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It's not clear to me what you are asking. Are you trying to ask something like: if I take a photo (with a high speed camera) of a moving object, will I see it length contracted? What will I see if not?Tahmeed said:But what if there is only one observer in a certain frame who is some d distance away from the event point? How should we change our equations?

If so, the answer is that you will not see length contraction in general. But that isn't because we need to change the Lorentz transforms. It's because the Lorentz transforms do not answer that question directly. You need to factor in the light speed delay.

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Nugatory

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That assumption is not part of the derivation. It's only there to help new students understand what it means to assign coordinates to spatially separated events; often derivations in more advanced presentations don't include it.Tahmeed said:We know that while deriving the special theory of relativity formulas like Lorentz Transformation, Length contraction, Time dilation etc, we assume that there is an observer at each point of the space in a certain frame and all these observers contain synchronized clocks and scales.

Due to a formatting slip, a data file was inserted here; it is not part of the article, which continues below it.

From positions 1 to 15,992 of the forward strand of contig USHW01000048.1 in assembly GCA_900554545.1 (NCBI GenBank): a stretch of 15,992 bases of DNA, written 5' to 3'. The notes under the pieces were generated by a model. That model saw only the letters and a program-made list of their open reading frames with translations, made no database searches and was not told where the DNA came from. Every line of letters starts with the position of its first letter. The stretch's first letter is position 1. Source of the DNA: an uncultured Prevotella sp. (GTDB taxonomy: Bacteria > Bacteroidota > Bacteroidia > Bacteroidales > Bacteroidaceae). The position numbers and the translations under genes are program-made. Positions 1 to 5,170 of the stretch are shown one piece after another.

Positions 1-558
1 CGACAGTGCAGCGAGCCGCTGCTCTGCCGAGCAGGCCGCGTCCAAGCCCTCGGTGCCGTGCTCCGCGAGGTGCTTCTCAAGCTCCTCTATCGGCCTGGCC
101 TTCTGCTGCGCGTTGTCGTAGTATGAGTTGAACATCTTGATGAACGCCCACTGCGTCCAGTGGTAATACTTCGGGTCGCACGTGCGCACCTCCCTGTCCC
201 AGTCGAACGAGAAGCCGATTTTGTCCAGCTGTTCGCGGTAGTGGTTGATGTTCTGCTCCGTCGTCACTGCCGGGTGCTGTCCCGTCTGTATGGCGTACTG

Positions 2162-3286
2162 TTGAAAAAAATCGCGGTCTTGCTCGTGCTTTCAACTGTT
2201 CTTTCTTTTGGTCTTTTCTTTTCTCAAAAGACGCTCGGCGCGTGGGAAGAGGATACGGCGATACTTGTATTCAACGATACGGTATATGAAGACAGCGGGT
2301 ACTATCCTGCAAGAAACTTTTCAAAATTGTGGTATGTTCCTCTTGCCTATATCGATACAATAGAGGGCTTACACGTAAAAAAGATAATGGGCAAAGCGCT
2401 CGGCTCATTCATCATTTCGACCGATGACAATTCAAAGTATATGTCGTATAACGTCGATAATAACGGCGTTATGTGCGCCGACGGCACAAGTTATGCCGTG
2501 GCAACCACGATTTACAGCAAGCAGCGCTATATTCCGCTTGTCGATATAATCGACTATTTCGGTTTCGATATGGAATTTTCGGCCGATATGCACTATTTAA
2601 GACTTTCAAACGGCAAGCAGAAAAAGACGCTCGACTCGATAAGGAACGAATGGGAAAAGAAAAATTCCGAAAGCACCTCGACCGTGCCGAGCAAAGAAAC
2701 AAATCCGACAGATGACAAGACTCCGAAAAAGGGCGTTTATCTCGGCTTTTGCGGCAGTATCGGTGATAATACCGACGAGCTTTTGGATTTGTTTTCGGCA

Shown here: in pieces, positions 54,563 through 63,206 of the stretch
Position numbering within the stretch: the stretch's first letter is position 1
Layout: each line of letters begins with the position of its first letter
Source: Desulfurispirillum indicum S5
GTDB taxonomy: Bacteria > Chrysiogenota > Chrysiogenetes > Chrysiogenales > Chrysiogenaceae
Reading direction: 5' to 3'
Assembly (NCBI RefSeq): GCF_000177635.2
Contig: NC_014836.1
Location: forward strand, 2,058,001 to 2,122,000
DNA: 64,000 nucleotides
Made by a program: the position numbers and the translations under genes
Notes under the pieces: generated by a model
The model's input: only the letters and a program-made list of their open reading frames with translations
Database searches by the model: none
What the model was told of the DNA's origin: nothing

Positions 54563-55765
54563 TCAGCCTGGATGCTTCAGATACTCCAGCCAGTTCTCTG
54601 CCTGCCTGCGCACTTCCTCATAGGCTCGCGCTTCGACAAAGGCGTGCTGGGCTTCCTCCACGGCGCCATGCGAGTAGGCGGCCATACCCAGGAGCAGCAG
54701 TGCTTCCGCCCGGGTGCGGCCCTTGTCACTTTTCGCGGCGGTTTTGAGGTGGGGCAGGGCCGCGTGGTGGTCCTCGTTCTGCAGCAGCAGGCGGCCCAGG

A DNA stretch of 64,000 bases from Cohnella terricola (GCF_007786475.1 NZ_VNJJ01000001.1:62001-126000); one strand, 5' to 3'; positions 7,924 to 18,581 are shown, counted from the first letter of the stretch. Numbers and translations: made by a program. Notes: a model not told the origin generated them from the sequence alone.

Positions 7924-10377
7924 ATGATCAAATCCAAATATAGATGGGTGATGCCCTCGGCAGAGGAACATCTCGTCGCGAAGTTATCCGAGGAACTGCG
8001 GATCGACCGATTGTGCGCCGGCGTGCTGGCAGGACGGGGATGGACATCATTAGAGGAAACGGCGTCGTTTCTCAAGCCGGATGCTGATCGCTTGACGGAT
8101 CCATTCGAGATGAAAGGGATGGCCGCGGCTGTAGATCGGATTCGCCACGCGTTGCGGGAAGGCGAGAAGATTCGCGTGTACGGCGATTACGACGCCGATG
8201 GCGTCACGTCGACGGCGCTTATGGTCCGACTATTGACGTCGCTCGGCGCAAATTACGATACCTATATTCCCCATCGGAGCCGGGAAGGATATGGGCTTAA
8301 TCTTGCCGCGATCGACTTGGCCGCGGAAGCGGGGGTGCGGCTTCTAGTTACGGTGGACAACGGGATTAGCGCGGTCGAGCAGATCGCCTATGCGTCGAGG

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Tahmeed

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Ibix said:It's not clear to me what you are asking. Are you trying to ask something like: if I take a photo (with a high speed camera) of a moving object, will I see it length contracted? What will I see if not?

If so, the answer is that you will not see length contraction in general. But that isn't because we need to change the Lorentz transforms. It's because the Lorentz transforms do not answer that question directly. You need to factor in the light speed delay.